John / August 9, 2010 10:41 AM

Hi Kim,

It looks like you have a great school. If community priority is to give good, no great education to our kids then what teachers are doing is counter-productive. You have not-so-good schools with unions all around us. So having a union really does not add any value to my kid's education. You have a school that has 100% college acceptance rate and you are trying to create a union! Is this for the benefit of my child? About the expensive lawyers; I am sure having a union would cost more than the lawyers... Let's focus on the kids.

CMSA Teacher / August 9, 2010 12:50 PM

As a Chicago Math and Science Academy teacher, I find the previous comment insulting and do not believe it is that of a parent or concerned community member.

When I was hired at this school, I was very aware of the family-like atmosphere, one to which teachers, administrators and students all commit. This commitment brings the students to the front of every decision made in order to improve the school and produce positive and productive community members.

After working at CMSA only several months of what is now years, I have noticed that there is a clear delineation between teachers and Concept Schools.

For example, teachers are brought in from other countries, predominately Turkey, and they are unqualified. Many of the teachers that are brought in do not have proper work Visas and have never taught before, even in Turkey. Not to mention the monetary kick-back that the school sends to Turkey for having these teachers here. There is no teacher shortage in Chicago, especially now after state budget cuts.

Furthermore, the contracts that teachers sign can be revoked by the Principal at any time, without warning or just cause. There is no safety at this school for teachers. There is no teacher input for curriculum development and we do not find out our course-load until school starts.

There are many more issues that the teachers have, which is why we need to be supported by our community, students and by our employer. I am a teacher because I love my career, my life decision to bring positive and educated young people into society. I do not feel safe at this school because Concept Schools do not support teachers. I stay at this school because the students are amazing and they deserve better too.

Support your community and teachers.
Sincerely,

CMSA Teacher.

Kata / August 9, 2010 12:55 PM

John, if the priority is to make sure that the highest qualified teachers remain at the school to give your kids the best education possible, you should really be supporting the union, not fighting it. People who oppose teacher's unions think they will reduce the cost of labor yet still be able to attract and retain the highly qualified teachers they want in front of their kids every day, but it just doesn't work like that. Highly skilled teachers with years of experience deserve to be paid accordingly; their unions ensure that they receive the compensation they deserve by keeping their salaries from being cut as discretionary spending by politicians eager to score political points.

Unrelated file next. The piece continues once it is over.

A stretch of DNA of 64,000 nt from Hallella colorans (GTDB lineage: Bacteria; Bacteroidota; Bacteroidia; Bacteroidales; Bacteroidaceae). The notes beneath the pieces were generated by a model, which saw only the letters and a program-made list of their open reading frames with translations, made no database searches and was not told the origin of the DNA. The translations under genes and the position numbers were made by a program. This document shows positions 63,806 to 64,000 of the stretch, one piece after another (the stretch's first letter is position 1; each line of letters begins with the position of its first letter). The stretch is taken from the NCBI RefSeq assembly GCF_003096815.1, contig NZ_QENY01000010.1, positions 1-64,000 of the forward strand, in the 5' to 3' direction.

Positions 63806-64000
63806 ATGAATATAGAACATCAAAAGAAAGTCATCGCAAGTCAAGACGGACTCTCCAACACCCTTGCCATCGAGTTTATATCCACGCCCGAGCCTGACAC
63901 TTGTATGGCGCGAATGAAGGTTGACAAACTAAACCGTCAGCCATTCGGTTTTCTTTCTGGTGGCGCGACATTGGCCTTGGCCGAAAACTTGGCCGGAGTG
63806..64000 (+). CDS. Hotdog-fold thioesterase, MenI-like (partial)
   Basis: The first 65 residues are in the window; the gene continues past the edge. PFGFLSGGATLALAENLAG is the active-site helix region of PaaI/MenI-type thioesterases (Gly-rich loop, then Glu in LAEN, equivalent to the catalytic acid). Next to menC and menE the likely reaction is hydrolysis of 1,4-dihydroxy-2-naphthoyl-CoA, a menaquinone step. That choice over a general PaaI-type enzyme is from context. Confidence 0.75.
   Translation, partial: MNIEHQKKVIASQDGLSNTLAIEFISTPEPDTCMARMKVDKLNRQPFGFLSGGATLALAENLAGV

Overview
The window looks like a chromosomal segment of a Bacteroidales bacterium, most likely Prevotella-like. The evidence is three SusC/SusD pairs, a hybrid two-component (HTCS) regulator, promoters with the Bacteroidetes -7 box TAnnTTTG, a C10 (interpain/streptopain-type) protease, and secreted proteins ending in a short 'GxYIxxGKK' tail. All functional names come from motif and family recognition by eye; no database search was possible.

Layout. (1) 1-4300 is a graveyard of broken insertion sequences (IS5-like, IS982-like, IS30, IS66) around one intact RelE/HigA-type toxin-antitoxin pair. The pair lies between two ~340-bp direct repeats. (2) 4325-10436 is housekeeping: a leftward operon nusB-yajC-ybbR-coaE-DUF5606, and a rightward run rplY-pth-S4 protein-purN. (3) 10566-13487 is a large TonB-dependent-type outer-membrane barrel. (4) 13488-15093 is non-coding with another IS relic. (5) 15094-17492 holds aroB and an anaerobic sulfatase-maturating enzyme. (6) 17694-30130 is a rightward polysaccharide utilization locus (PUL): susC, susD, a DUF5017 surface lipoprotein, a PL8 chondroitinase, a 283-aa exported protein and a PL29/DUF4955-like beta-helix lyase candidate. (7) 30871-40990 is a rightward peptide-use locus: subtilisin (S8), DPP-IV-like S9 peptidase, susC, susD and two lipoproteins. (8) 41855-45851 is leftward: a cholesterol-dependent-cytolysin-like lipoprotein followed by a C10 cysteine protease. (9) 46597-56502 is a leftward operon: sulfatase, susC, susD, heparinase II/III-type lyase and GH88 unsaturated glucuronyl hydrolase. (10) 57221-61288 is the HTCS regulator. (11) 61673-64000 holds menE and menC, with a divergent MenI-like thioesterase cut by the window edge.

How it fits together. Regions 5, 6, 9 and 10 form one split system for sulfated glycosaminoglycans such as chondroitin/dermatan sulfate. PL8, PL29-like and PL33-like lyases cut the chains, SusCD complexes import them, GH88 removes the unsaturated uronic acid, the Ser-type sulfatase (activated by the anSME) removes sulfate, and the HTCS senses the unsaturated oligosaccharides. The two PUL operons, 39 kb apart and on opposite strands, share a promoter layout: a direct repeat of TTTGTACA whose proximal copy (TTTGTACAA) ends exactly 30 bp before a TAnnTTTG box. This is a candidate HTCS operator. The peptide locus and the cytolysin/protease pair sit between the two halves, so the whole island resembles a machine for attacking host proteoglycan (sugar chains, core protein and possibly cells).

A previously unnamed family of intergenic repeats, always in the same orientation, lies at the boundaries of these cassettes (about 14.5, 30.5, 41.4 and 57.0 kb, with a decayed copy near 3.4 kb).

John / August 10, 2010 9:29 AM

Hi Guys,

I understand having a union for the benefit of teachers. Let's step back and take a look at the issue not as a teacher or a parent but as an independent person.
There is an organization (in this case a school) it is producing great products (in this case good education) Workers are saying we need a union. I ask Why? They say to produce good products. Well, we already have great results...
Not always but in this case union is for the benefit of the teachers not students...

Also someone above said many of the teachers are not qualified at this school. Yet we have great results!!! ???
How do you explain this?
Do we have a hidden case of xenophobia here?

I love teachers but let's focus on the kids...

Luis / August 10, 2010 5:14 PM

John,
Indeed, let's focus on the kids........

Why is CMSA so successful? I believe it must be because of the excellent teaching that is going on. Wouldn't we want to do everything in our power to keep those teachers who are doing an excellent job for a long long long time? Do you think that the teachers who formed a union at CMSA would go through the trouble of forming a union if they DIDN'T want to be around for a while? So let's support them in this choice to form a union and celebrate their commitment to the students and community of CMSA.

Also, I'm confused by your previous comment: "You have not-so-good schools with unions all around us. So having a union really does not add any value to my kid's education." Are you blaming poor performing schools on teachers' unions? I remember learning form my high school science teacher that correlation does not prove causation. Also, she was an excellent teacher AND a union member. Oh, and don't forget that all of the best performing schools in Chicago are public schools, filled with union teachers.

CMSA Teacher / August 11, 2010 9:25 PM

John,